Some would call this a “major milestone”, but I consider it a pain in the pancreas.
At the beginning of January, I “celebrated” a 30 year anniversary with Type 1 diabetes.
I use “celebrate” loosely, as I neither enjoyed nor appreciated three decades of needles, injections, blood tests, blood draws, tongue bites from low bloodsugars, arthritis/frozen shoulders, low stomach emptying that causes havoc with my bloodsugars, the frantic reaction of my parents to a hypoglycemic reaction, or the slim chance of overwhelming guilt I will feel when ReeRee is diagnosed with the disease from my genetics.
Good people embrace their weakness and proclaim to the world the wonder they have learned from the trials and how they would never change a thing.
I would trade for a healthy pancreas.
I would trade for a normal, guilt free childhood. One that doesn’t matured me at age 5. Living with death around the corner for that long takes a toll on your soul.
I would trade for the millions of dollars I have spent on the countless strips, needles, infusion sets, and kind but uneducated doctor visits. I wish my parents didn’t have to endure the financial hardship raising two diabetic children in the worst ag economic recession.
I would trade for a life speckled with freedom to change plans (before planning the next basal due to the change), freedom to exercise without the belly dragging lows (a marathon almost sounds fun), and freedom to work at a job that doesn’t have health insurance.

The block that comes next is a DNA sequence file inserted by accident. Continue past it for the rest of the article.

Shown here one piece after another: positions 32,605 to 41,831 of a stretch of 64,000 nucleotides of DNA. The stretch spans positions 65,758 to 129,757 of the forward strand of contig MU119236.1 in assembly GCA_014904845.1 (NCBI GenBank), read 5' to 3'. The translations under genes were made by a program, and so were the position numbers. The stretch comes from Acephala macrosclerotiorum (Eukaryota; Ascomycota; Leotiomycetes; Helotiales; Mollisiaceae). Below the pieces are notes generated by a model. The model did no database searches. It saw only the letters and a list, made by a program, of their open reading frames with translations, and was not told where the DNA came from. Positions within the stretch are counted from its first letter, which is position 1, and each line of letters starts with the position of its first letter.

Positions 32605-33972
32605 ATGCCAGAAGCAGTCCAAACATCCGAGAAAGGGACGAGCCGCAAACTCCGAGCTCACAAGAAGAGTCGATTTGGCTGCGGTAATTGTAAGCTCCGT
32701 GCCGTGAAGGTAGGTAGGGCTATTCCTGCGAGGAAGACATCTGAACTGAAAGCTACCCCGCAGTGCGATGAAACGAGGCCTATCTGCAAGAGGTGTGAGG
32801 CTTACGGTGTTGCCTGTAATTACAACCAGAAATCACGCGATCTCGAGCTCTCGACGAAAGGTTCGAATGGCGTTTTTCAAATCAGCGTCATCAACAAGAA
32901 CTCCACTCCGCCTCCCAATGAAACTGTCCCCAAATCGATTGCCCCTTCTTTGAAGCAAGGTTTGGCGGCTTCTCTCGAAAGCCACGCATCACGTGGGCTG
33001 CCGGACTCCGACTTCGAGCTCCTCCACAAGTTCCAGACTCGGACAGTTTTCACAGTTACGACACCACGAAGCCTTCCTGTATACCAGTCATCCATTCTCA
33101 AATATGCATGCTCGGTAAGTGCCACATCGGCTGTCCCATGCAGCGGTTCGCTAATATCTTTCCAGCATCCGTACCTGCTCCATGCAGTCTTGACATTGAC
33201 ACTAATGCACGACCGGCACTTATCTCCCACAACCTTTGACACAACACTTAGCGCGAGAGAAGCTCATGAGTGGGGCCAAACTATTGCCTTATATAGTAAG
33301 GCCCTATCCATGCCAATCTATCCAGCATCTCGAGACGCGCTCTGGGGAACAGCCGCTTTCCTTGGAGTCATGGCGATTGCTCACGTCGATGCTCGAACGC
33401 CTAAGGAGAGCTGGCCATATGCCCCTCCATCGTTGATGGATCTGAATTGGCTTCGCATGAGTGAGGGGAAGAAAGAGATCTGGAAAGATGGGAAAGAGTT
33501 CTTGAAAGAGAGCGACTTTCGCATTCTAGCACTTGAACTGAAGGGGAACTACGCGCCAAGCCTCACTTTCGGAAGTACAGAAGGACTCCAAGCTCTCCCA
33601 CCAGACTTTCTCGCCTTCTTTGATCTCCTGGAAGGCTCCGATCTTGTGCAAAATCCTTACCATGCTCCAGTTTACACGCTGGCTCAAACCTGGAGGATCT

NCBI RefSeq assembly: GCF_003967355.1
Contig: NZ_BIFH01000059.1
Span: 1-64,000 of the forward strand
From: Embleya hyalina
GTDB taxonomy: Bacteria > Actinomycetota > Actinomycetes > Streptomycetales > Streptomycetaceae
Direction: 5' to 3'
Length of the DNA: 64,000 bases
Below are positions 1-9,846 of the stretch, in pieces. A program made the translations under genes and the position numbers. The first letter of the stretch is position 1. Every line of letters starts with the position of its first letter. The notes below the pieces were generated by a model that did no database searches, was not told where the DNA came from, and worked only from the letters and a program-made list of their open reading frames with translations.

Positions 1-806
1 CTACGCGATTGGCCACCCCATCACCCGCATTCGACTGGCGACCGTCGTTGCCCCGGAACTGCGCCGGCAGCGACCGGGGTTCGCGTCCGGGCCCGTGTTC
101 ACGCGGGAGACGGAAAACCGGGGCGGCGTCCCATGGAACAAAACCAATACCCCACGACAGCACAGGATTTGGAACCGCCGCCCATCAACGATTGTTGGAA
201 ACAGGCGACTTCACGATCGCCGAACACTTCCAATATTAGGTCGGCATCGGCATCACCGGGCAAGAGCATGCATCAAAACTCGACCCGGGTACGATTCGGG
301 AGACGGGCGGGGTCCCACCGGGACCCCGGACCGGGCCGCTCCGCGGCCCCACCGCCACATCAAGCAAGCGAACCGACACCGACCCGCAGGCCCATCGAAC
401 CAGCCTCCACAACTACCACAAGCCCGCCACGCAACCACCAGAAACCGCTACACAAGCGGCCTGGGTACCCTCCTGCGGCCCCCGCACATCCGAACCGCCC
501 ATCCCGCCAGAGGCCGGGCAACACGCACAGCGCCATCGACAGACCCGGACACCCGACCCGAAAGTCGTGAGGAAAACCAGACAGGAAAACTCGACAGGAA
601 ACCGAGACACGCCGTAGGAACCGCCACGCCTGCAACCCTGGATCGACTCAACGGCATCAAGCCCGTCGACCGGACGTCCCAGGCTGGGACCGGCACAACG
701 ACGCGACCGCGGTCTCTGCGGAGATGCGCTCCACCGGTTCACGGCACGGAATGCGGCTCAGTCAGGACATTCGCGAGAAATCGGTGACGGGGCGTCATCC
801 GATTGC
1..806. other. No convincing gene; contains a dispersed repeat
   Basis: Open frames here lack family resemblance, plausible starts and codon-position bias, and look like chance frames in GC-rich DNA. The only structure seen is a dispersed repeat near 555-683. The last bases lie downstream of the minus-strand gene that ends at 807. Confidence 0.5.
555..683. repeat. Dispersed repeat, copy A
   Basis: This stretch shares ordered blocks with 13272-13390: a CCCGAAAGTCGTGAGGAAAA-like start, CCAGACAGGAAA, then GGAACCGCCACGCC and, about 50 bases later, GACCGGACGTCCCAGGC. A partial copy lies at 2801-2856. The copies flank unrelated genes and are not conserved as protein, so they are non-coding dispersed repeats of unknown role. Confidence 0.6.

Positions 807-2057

I would trade for a future not painted full of fear by doctors- blindness, kidney failure, heart attacks, nerve damage… I’m so looking forward to the next 30 years- oh wait, the doctors say the average life expectancy of a diabetic is age 55. (More than likely, I’ll be dead to celebrate 60 years with diabetes.)
I would trade for a sense of self-worth not based on the number on the meter’s screen. A good person has perfect control, right?
I would even trade diabetes for cancer. Too much? Consider this- I will NEVER defeat the disease called “diabetes”, but many people live and conquer cancer. I would like to imagine a life “cured” and live diabetes-free.
So here’s to you, Diabetes, and 30 years. I still hate you.